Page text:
I know you've all been dying to hear from me this past week, and you feel stunned, betrayed, hurt and saddened that I haven't had a chance to write. Maybe you talked to some food about this. Maybe you went a little overboard with the prescription drug and vodka cocktail that I like to call "the junior high delight". But whatever your coping mechanism was, I apologize for putting you through that, and I assure you, I will try not to let it happen again. But Leah, darling struggle of our hearts, you cry, where WERE you? Well, my chickens, I was in the land that time forgot, the world of yesterday, the struggle behind the struggle. Yes, that's right. I went back to San Juan, Puerto Rico.
Now, before you moan and groan and beg me to take that silver spoon out of my mouth before it CHOKES me, let me remind you of a few key facts. One, it is now August, so Puerto Rico is face the approximate temperatures usually seen on, say, the surface of Jupiter, or a particularly warm moment in Hell. Two, this event may well have been titled: Puerto Rican Highways have I known, because we spent at least two full days marveling at the complete lack of logic that went into Puerto Rican highway design. And three, most significantly, we went to Home Depot.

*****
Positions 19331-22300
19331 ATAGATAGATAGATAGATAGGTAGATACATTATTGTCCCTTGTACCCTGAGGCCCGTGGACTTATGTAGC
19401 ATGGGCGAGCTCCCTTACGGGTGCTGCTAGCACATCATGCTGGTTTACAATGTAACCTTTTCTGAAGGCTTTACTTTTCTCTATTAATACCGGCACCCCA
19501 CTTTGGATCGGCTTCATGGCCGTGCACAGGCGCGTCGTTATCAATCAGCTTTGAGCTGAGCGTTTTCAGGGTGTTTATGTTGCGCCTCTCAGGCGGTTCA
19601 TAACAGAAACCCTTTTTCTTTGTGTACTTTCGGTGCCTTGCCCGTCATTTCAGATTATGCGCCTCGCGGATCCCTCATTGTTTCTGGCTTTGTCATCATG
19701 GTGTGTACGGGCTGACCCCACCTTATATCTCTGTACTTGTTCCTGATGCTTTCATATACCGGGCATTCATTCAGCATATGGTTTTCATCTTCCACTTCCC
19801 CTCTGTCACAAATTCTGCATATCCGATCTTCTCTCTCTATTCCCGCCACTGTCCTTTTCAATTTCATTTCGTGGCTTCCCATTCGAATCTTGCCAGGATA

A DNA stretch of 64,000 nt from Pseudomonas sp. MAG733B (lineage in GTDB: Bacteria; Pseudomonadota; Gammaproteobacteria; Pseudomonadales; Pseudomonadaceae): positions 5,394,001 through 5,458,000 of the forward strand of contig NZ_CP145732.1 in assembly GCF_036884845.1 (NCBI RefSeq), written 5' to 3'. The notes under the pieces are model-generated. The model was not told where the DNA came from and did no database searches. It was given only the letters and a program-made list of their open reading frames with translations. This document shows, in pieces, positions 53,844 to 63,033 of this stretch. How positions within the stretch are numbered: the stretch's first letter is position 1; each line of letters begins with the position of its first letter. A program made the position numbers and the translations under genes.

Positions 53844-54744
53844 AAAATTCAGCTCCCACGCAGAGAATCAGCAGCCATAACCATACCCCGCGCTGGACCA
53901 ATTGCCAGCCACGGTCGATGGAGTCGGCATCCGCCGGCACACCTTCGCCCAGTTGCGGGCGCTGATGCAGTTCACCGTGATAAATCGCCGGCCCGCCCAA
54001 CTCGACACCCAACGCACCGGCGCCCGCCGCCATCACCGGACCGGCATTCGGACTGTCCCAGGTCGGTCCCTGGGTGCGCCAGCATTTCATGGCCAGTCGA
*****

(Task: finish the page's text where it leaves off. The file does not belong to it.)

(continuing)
There may be people out there that love, nay, adore Home Depot. There may be people who live for the lighting displays, the stacks and stacks of thinly sliced wood, the floor tiles which go on as far as the eye can see. I, however, am not one of them. Frankly, having once gotten lost in a Home Depot at the tender age of six and finding myself sobbing at the front of the store until my parents heard the loudspeaker announcement and came to my rescue, I'm not so much a fan. And despite the claims that everything sounds sexier in another language, asking for drill bits in Spanish didn't really light my fire. Wandering the aisles and aisles of screws and bath fixtures, I couldn't help but think that no matter where you go, home maintenance is a huge bitch. Thanks, terrible economy, for saving me that lesson first hand.
I ended my trip by being an extra in my cousin Jessie's movie, which meant three hours in a studio with 50 other people pretending to be the audience for a fake talk show, Nada Que Perder, or Nothing To Lose. As my aunt Jeanie plastered make-up on my face ("this is no-glow, dios mio, Leah, your skin! You gonna thank me...), I though back to the live iguana I had seen days before, strolling the streets like a lazy tourist. Now that's a creature with nothing to lose. Me, I'm still somewhere in the Home Depot. Check in the kitchen section. I like the stove tops.
Leah Franqui is a fairly interesting person/director/writer/reader/eater/drinker. She likes ugly dogs and dislikes her hair in the morning. She's a sucker for environmental causes and plays hardball with deals on chewing gum. She is a struggle.